The Music of Nature

Writing in 1878, author JAMES M. TROTTER, in his essay 'The Music of Nature,' observed what 'the great Author of harmony' had wrought in the natural world.
by David McGee
 

 
 

Written In the Land

Archaeologists have uncovered evidence of over 25,000 years of Aboriginal occupation within this area, and Kakadu's rock art (gunbim) represents the longest historical record of any group of people in the world
by David McGee
 

 

 

A Walk Along Iceland’s Volcanic Rift

WALKING THE VOLCANIC RIFT: Iceland is literally tearing apart at a rate of one inch per year, separating the North American tectonic plate from the European plate and creating unparalleled landscapes.
by David McGee
 

 
 

The Music of Nature

From his outstanding 1878 book MUSIC AND SOME HIGHLY MUSICAL PEOPLE, the distinguished African-American author JAMES M. TROTTER exults in 'the music of Nature'
by David McGee
 

 

 

Spring in Verse

Spring cannot arrive too soon, and we anticipate its arrival in verse from SHAKESPEARE, EMILY DICKINSON, WILLIAM WORDSWORTH and other, and in song from MARK O'CONNOR, VIVALDI et al.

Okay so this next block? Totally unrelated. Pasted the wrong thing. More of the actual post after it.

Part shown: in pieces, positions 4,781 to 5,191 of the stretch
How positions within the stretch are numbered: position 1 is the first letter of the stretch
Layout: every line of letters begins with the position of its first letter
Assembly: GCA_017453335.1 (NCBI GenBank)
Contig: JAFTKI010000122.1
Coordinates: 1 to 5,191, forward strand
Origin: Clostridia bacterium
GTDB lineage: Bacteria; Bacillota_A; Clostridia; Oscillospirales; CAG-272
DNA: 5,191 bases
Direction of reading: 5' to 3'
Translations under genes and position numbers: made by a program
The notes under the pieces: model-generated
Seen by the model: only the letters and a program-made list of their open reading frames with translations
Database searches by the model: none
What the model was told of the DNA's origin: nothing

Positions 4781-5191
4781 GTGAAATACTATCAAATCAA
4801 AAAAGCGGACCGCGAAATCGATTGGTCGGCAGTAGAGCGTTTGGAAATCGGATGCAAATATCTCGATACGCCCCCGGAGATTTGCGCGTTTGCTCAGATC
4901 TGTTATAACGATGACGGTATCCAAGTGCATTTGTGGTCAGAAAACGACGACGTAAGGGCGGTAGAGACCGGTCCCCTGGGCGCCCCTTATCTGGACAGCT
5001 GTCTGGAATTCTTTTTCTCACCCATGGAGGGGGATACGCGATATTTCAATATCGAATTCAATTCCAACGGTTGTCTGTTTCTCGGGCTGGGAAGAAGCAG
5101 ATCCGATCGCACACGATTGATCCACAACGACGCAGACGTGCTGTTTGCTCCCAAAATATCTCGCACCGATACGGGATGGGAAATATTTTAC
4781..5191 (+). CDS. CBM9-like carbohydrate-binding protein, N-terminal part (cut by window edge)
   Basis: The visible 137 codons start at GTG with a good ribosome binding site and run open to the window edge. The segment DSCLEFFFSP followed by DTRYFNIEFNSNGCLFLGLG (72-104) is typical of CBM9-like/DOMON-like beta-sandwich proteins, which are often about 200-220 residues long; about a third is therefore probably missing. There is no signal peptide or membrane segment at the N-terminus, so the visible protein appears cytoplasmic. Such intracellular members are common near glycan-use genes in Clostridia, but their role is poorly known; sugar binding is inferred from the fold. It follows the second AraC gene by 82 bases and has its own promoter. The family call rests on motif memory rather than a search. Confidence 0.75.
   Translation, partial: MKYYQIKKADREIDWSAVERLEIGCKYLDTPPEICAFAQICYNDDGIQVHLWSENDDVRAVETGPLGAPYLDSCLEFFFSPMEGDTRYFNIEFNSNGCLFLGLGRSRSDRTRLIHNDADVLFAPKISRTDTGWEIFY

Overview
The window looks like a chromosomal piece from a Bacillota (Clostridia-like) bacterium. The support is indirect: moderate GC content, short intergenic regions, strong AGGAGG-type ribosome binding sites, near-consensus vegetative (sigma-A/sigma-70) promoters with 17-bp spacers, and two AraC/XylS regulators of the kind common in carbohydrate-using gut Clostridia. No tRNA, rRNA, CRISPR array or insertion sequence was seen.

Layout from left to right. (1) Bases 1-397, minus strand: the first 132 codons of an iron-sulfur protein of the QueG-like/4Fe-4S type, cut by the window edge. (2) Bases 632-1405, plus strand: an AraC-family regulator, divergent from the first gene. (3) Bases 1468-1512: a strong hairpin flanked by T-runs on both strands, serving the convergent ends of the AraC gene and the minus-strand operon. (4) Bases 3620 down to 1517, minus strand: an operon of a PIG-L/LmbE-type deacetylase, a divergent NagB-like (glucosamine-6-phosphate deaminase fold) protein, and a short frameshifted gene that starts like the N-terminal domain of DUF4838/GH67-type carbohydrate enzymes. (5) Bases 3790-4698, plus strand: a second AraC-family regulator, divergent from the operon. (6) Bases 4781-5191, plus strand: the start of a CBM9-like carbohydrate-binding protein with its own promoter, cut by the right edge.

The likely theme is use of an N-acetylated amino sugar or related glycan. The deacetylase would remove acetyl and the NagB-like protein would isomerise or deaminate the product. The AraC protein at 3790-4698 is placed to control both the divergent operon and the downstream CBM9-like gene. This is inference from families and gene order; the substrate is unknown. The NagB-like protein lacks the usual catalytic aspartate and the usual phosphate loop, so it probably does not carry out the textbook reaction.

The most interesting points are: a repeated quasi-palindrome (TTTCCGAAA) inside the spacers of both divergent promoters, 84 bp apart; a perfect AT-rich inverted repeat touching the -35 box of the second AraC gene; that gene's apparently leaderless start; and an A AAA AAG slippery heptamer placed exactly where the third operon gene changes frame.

by David McGee
 

 
 

Winter in Verse

Shakespeare, Keats, Robert Burns, Thomas Campion and Robert Frost reflect on the modds of winter. Plus seasonal-oriented cartoons starring Mickey Mouse and friends and Woody Woodpecker. Bing Crosby makes an appearance too.
by David McGee
 

 

 

Letter to a Friend

In 1868, JOHN MUIR, then a University of Wisconsin student, wrote to his 'spiritual mother' to tell her of his recent travels and his growing devotion to a joyous and reverent communion with Nature.
by David McGee
 

 
 

Doubtful Lake

NATURES TEMPLE: One of the great women of 20th Century American letters chronicles her extraordinary hike in 1918 from Doubtful Lake to the Cascade Mountains. From her book Tenting To-Night.
by David McGee
 

 

 

TO AUTUMN

Celebrating the beauty and complexity of Autumn with a little help from our friend JOHN KEATS...
by David McGee
 

 
 

The Edge of Winter

The Edge of Winter: Welcoming a new season in Yellowstone.
by David McGee
 

 

 

‘Grass Is the Forgiveness of Nature—Her Constant Benediction’

In 1872 Kansas Sen. JOHN JAMES INGALLS, one of the U.S. Senate's most eloquent voices, praised the vitality of the tallgrass prairie in IN PRAISE OF BLUEGRASS--and he wasn't talking music.
by David McGee
 

 
 

Natural Comfort

When she got lost in ALLEGANY STATE PARK as a child, KIMBERLY DANIELS found unexpected comfort in the natural world.
by David McGee